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Curtains and drapery panels come in standard lengths of 63 inches, 84 inches, 95 inches, inches and inches. Tier curtains, also referred to as café curtains or kitchen tiers, come in inch and inch lengths. Panel widths vary according to style and manufacturer, but 54 inches is a standard width.

Typically silks are going to billow the best, being both lightweight and a natural fiber. Take the longest length as your final length measurement. Whether it's the double yellow line on the highway, or the walkway to your front door, your eye is drawn towards and up pathways. An adjustable pole, often featuring ornamental end caps finials , that attaches to the wall with brackets. Don't get me started on drop-cloth drapes, though.

Shower curtains vary in length, so always measure the curtain before deciding where to drill holes for shower rod brackets. Shower hooks also create distance between the rod and the top of the curtain, adding to the overall length of your curtain, so remember to take this measurement into consideration.
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Also keep in mind that in a space where the sun shines through unlined curtains, the color will infuse the room. Blue can be eerie; pink, cheery. Prints and Patterns. A rule of thumb: If you have patterned furniture or bedding (or a very elaborate rug), stick with solid curtains. If you have solid-color furniture or bedding, consider patterned curtains.
Choose a length: The most common lengths for window coverings are: to the top of the windowsill (C); to just below the windowsill (D), midway between the windowsill and the floor, or to the floor (E). Common lengths for standard curtain or drapery panels are 63 inches, 84 .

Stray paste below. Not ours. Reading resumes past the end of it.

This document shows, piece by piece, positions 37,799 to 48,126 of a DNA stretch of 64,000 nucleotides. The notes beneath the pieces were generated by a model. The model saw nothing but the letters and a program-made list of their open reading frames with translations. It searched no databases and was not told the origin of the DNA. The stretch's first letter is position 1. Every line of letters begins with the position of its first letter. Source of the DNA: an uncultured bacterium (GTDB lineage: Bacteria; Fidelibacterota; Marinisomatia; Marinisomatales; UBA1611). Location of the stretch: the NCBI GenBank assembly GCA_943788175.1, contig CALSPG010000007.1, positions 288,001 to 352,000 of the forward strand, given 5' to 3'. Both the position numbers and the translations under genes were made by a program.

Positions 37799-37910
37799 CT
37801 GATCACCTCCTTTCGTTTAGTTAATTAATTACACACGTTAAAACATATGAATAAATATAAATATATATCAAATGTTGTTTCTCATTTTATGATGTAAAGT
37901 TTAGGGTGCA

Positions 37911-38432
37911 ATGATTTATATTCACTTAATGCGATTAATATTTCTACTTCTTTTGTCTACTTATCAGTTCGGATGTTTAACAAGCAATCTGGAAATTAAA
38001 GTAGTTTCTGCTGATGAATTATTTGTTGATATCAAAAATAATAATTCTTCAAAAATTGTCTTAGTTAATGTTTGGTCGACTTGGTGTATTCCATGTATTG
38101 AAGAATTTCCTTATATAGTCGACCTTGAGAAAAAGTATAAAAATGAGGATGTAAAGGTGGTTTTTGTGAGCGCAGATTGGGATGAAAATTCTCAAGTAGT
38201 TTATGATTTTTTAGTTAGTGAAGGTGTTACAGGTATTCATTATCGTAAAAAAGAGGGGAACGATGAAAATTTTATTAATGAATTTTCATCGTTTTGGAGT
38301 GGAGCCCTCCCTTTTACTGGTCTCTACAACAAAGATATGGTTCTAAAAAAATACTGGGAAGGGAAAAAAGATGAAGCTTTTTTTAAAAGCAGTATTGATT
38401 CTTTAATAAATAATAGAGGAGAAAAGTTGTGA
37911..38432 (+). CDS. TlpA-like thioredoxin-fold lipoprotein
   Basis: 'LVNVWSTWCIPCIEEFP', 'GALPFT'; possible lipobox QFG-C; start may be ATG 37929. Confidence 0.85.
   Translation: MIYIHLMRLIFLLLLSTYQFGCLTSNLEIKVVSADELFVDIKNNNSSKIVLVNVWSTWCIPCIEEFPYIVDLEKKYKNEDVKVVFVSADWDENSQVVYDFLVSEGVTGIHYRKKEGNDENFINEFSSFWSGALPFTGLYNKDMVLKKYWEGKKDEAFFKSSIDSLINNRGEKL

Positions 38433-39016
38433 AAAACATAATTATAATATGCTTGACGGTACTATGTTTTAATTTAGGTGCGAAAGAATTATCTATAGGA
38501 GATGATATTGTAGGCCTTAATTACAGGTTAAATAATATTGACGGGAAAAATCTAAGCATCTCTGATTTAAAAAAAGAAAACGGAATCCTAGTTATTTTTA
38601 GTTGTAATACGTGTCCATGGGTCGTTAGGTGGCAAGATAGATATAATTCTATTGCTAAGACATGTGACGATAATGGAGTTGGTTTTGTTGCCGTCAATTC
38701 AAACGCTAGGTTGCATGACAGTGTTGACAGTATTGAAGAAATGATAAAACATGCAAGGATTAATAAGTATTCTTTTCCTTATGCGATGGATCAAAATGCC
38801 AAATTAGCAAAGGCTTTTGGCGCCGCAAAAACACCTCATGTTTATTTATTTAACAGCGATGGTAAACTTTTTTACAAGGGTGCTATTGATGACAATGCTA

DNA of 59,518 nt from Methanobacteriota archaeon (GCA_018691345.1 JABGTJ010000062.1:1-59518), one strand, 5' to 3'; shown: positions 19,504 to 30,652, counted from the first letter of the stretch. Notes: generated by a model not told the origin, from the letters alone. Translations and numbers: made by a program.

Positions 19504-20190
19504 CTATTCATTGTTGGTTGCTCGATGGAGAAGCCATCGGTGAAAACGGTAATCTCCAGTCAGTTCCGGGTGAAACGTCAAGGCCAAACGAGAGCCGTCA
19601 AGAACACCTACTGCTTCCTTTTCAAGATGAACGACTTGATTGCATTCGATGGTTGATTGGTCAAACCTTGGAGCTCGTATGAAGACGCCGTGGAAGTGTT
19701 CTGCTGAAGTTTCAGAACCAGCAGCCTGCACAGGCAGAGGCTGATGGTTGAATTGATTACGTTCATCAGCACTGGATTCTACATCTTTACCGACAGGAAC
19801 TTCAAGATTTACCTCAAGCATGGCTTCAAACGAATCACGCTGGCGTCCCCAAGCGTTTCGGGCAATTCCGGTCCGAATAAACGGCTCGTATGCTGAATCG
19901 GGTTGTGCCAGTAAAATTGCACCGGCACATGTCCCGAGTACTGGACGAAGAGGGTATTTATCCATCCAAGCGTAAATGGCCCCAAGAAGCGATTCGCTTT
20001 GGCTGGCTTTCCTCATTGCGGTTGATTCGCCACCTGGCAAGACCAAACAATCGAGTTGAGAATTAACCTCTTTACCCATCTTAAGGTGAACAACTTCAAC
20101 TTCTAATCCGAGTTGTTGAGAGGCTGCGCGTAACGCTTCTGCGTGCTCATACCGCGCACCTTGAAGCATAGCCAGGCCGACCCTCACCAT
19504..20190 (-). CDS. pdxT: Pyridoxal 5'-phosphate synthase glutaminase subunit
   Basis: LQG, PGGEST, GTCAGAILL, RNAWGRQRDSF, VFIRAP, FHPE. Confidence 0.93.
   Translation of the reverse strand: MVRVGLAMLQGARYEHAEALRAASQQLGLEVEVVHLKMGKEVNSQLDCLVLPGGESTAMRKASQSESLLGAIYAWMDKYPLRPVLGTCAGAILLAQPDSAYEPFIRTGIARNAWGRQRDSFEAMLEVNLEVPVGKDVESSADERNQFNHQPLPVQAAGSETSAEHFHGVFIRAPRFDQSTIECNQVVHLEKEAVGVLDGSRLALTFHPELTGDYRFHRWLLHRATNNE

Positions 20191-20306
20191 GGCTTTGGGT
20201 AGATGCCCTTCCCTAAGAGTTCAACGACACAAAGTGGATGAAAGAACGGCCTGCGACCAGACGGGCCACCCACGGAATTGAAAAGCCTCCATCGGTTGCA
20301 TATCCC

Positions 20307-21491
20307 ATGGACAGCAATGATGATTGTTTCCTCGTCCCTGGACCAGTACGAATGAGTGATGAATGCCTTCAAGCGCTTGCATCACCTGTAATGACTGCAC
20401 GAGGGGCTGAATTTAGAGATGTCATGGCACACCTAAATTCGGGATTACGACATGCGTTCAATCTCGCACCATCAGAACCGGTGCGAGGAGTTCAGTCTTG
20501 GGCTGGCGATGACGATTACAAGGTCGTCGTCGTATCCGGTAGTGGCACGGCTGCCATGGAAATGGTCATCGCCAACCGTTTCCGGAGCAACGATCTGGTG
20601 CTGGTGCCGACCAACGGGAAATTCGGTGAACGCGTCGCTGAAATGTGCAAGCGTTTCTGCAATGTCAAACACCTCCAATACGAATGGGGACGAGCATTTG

Choose a length: The most common lengths for window coverings are: to the top of the windowsill (C); to just below the windowsill (D), midway between the windowsill and the floor, or to the floor (E). Common lengths for standard curtain or drapery panels are 63 inches, 84 .

Ready-made curtains generally come in one of three standard drop lengths: 54 inches, 72 inches or 90 inches. A inch drop should be level with the sill, a inch drop should fall below the sill, and a inch drop should reach to the floor.

The top hem of a curtain, known as the heading, can help define the overall look—casual or formal, feminine or sleek—and also play a part in functionality allowing the panel to slide easily or not. A traditional flat heading that attaches to the rod via rings stitched into its top hem or, sometimes, drapery hooks the rings attach to the hooks.

With either setup, the curtains move easily. A channel along the top holds the rod and creates a casual, gathered effect.

A nice choice for curtains that will stay put, because shimmying the fabric back and forth can be difficult. There are many styles, from narrow pencil pleats to wide, flat box pleats.

Pleated curtains generally operate with drapery hooks and rings. Flat loops of fabric hang on the rod. This can look relaxed with sheers or buttoned-up with stiffer fabrics. A variation on this theme is tie-tops, with bows instead of flat loops—still casual but more feminine and romantic. Decorative curtain rods should relate to the style of the room. Those that are completely hidden from view can be chosen based on function alone.

Here are common options. An adjustable pole, often featuring ornamental end caps finials , that attaches to the wall with brackets. Match the metal to other finishes in the room check out West Elm for a wide selection. You can buy a double-rod version if you want to layer with sheers. An adjustable U-shaped rod that screws directly into the wall. Panels wrap around the curved sides, making this a good solution for blocking out light.

Also available in a double-rod style for layering. Drapery hooks attach to pulleys inside a track. Can be installed on a wall or the ceiling. Some tracks resemble a rod with finials, concealing all moving parts inside the pole. The easiest and cheapest but least sturdy option, it adjusts to fit inside a window frame with no hardware. They're also a very affordable option try this minimalist one.

If you want to be able to pull curtains to the side for more light or a swoopy, formal look, tiebacks are the answer. Mount a curved metal bracket or a peg known as a rosette on the wall about two-thirds of the way down the window this option comes in multiple finishes. Match the room and the rod for style and finish. There are simple fabric tiebacks and fancy ropes with tassels for a grander effect.